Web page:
Monday, 6 July 2015

Passing Etiquette

I came upon a group of riders after exiting the ferry and getting most of the way across Manitoulin; first off the ferry gives you wide open roads!

I'd been moving along at a nice clip alone but had to slow down to follow them.  Had they been a car or truck I'd have used my power to weight ratio to good advantage and made a quick, safe pass.  This clump of bikers were much longer than your typical truck, so passing them would be tricky.  In addition to the physics there was suddenly a lot of motorcycle psychology to consider.  Would these riders take offence at being passed?  I'm not safely ensconced in a box if they got aggressive.

In wondering about this I sparked a rather heated debate on COG.  The sensible (and rather Zen) solution seems to be to find a nice place to have a stop, a stretch and a drink, then get back on the road when they're well down it.  Strangely enough, the only thing that seems to be able to clip the wings of a motorcycle are a bunch of motorcycles in front of it.

I had a moment when I first started riding where I suddenly realized I'm on a machine that has Lamborghini like power to weight ratio.  Since then I've made a point of exploring what this means.  When you ride you're missing the steel cage, but what you lack in mass you make up for in agility and power, and learning to harness that power is vital to your well being.   Following that logic I prefer to have things coming at me and don't like being passed or boxed in, but for twenty frustrating minutes that's exactly where I was as a line of campers and SUVs formed up behind me.

The general feeling on COG was to either pull over or take your chances passing a bunch of leather clad bikers not knowing if these are wannabes or one percenters.  The later are much more likely to do something about it if they perceive disrespect.  In any case, it's not like you're in a big box so antagonizing them seems like a potentially dangerous course of action from both a physics and a psychology point of view.

I was out on a ride with a group the other week for the first time, but these guys didn't hang about and were making a point of using side roads rather than main through fairs so we weren't holding anyone up, and there were only half a dozen of us.  We were also riding a wide variety of machines designed to exploit the natural agility of the motorbike from GSX-Rs to forty year old Kawasakis in genres from adventure to standard to sport and sport touring.  I'd also say we were pretty approachable based on the number of people who approached us.  Eclectic would be a good way to describe us, we certainly weren't wearing anything approaching a uniform.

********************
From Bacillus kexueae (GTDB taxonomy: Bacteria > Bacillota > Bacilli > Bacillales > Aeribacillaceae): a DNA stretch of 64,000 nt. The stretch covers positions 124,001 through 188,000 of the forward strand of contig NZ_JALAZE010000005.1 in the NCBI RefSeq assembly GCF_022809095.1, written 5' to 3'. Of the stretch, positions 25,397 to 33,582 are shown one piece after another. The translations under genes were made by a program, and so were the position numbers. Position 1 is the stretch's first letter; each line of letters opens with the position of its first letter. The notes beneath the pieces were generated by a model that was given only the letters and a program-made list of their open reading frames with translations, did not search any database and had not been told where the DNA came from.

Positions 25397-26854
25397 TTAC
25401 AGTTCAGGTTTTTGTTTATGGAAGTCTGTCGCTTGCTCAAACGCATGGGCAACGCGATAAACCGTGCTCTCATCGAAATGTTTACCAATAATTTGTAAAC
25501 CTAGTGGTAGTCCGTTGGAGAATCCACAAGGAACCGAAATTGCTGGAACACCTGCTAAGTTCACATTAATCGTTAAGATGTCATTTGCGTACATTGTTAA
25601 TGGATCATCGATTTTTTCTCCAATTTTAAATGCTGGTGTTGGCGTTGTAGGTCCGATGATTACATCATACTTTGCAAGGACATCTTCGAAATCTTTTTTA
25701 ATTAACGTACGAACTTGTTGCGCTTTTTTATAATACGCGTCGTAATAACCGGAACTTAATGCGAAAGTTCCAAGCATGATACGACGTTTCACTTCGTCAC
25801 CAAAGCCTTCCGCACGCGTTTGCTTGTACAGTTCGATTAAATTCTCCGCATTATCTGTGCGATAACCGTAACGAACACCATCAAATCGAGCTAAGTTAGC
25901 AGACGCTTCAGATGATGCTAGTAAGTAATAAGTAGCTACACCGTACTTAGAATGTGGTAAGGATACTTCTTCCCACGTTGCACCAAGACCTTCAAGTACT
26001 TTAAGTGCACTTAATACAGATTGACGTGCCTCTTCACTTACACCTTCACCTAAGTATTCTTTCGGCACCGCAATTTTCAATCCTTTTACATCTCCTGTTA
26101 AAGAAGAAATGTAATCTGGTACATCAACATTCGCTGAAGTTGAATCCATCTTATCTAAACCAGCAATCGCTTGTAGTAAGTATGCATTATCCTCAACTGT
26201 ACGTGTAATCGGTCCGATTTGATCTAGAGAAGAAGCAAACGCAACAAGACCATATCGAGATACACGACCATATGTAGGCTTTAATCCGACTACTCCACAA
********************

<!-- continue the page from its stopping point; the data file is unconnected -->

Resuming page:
On COG someone suggested that when they ride in a group they intentionally get out of the way if they feel they are holding up traffic because everyone has the right to enjoy the road how they want to, but not everyone feels that way:
A clip from Henry Cole's World's Greatest Motorcycle Rides:
Riding the American Deserts

I'd say physics and some rather negative stereotypes (along with a lot of bikers adopting those stereotypes) held up that traffic.  I don't think respect had anything to do with it.

So there you have it:  the best advice when you come upon a large group of floorboard grinders is to pull over and take a break, it's not worth the hassle of trying to make a pass, even though you're on the machine best able to do it.

Google motorcycle films and this is what you get, the odd intelligent attempt amidst the bikespoitation flicks.  And
we wonder why the general public still has doubts about motorcycling...